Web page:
Meyer, J. P. and Allen, J. J. (1997). Commitment in the Workplace: Theory, Research, and Application. CA: Sage Publications, Inc., 11, 12
Meyer, J. P. and Herscovitch, L. (2001). Commitment in the workplace Toward a general model. Human Resource Management Review, 11, 299-326.
Nadler, D. A. and Lawler, E. E. (). Motivation: A Diagnostic Approach. In The Organizacional behavior reader (eds.). NY: Prentice Hall: 97-103.
Shepard, H. (1984). On The Realization of Human Potential: A Path With A Heart. In Working with Careers. Columbia: Columbia Press: 146-155.
Skarlicki, D. and Latham, G. (1996). Increasing citizenship behavior with a labor union: A test of organizational justice theory. Journal of Applied Psychology, 81(2), 161-169.
Steers, R. M., Mowday, R. T., and Shapiro, D. I. (2004). The Future of Work Motivation Theory. Academy of Management Review, 29(3), 379-387.
Varona, F. (1995). Communication satisfaction and organizational commitment: A study in three Guatemalan organizations. Dissertation Abstracts International, 53(9-A), 3048.

Related Topics

We can write a custom essay

According to Your Specific Requirements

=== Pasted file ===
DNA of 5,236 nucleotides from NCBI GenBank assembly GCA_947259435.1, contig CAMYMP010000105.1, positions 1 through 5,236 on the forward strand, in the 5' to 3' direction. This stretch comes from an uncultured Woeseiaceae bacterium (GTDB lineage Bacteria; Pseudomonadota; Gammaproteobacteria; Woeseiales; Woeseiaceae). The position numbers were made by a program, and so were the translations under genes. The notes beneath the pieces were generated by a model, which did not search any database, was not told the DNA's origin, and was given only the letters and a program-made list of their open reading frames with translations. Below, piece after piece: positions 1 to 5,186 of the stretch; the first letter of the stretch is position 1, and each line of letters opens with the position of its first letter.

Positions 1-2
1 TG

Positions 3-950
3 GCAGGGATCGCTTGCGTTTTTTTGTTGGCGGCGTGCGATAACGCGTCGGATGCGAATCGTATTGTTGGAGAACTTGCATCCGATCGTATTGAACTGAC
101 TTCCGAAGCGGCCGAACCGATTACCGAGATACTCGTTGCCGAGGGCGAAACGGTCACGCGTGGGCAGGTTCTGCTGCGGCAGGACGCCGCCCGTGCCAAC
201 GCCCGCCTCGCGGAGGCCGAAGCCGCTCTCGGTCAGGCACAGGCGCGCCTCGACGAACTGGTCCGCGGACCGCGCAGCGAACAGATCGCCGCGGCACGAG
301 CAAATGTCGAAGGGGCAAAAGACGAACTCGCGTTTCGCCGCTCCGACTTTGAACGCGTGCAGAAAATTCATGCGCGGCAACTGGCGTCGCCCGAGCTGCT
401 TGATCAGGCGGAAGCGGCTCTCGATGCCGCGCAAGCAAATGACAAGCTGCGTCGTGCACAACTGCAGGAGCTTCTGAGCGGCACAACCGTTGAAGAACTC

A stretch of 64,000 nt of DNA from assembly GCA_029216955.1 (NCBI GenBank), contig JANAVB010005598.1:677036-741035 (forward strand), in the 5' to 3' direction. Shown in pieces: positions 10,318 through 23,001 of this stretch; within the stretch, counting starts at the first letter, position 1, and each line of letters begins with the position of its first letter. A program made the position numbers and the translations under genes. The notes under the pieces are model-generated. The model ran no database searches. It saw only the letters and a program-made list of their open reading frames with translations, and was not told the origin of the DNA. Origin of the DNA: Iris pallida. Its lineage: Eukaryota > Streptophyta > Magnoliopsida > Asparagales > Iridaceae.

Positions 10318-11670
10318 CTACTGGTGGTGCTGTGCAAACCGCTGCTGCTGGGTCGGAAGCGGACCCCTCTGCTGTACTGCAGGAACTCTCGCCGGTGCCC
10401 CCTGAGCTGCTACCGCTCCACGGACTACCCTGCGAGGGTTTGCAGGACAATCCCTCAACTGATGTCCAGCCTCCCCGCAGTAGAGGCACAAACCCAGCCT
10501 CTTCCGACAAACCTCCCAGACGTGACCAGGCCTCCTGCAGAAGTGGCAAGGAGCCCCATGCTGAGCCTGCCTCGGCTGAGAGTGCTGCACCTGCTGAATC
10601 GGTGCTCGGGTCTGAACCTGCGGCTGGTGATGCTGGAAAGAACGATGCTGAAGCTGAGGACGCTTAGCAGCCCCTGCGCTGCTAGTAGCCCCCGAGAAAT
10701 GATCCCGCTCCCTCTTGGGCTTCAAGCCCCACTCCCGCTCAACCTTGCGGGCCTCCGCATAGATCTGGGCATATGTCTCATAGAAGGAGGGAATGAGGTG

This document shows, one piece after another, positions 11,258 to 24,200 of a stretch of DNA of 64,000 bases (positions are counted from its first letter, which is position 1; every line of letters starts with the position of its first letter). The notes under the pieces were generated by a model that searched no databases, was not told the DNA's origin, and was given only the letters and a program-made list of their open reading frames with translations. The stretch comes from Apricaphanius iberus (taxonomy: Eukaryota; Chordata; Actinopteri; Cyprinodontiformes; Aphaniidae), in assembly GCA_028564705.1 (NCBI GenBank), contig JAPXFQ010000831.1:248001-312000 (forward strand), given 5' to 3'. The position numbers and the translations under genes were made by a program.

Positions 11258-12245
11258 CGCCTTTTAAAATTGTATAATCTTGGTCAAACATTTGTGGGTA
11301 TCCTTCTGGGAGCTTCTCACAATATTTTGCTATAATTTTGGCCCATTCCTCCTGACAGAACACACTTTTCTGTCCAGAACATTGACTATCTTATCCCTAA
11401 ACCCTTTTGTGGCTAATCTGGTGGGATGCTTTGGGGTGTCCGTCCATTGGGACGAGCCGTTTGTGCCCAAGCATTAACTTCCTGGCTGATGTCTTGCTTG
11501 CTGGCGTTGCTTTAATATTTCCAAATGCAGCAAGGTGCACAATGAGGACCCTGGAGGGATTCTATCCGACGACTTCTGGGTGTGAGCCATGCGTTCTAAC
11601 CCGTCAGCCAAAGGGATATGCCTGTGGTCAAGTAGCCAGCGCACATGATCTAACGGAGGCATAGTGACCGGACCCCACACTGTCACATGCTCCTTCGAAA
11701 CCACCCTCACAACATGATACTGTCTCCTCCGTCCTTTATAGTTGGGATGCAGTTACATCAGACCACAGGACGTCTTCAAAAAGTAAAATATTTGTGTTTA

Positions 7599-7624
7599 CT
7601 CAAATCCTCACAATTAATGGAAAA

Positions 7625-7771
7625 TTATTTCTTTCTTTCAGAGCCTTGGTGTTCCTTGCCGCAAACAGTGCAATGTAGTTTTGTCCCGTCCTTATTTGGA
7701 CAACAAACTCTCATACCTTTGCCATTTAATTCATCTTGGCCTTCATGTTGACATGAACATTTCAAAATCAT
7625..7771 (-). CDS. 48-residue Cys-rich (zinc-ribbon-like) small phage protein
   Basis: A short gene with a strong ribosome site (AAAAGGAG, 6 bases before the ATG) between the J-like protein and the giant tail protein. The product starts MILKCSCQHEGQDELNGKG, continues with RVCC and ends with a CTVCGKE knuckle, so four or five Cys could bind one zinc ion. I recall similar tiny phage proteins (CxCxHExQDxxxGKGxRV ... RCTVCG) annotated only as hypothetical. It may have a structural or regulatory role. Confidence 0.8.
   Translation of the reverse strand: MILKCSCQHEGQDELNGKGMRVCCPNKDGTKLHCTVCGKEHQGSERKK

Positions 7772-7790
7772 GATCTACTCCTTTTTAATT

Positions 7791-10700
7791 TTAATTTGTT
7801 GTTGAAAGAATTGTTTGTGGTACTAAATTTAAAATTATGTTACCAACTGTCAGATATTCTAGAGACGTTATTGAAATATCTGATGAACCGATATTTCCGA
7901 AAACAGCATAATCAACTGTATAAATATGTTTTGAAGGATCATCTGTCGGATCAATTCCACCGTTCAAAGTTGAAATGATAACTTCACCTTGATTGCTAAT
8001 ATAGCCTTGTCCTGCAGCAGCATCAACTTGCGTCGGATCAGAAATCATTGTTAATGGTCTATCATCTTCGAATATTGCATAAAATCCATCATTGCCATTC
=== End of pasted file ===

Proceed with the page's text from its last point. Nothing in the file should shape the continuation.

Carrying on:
Order an essay
Materials Daily
100,000+ Subjects
2000+ Topics
Free Plagiarism
All Materials
are Cataloged Well

Sorry, but copying text is forbidden on this website. If you need this or any other sample, we can send it to you via email.

By clicking "SEND", you agree to our terms of service and privacy policy. We'll occasionally send you account related and promo emails.
Sorry, but only registered users have full access

How about getting this access

Your Answer Is Very Helpful For Us
Thank You A Lot!


Emma Taylor


Hi there!
Would you like to get such a paper?
How about getting a customized one?

Can't find What you were Looking for?

Get access to our huge, continuously updated knowledge base

The next update will be in:
14 : 59 : 59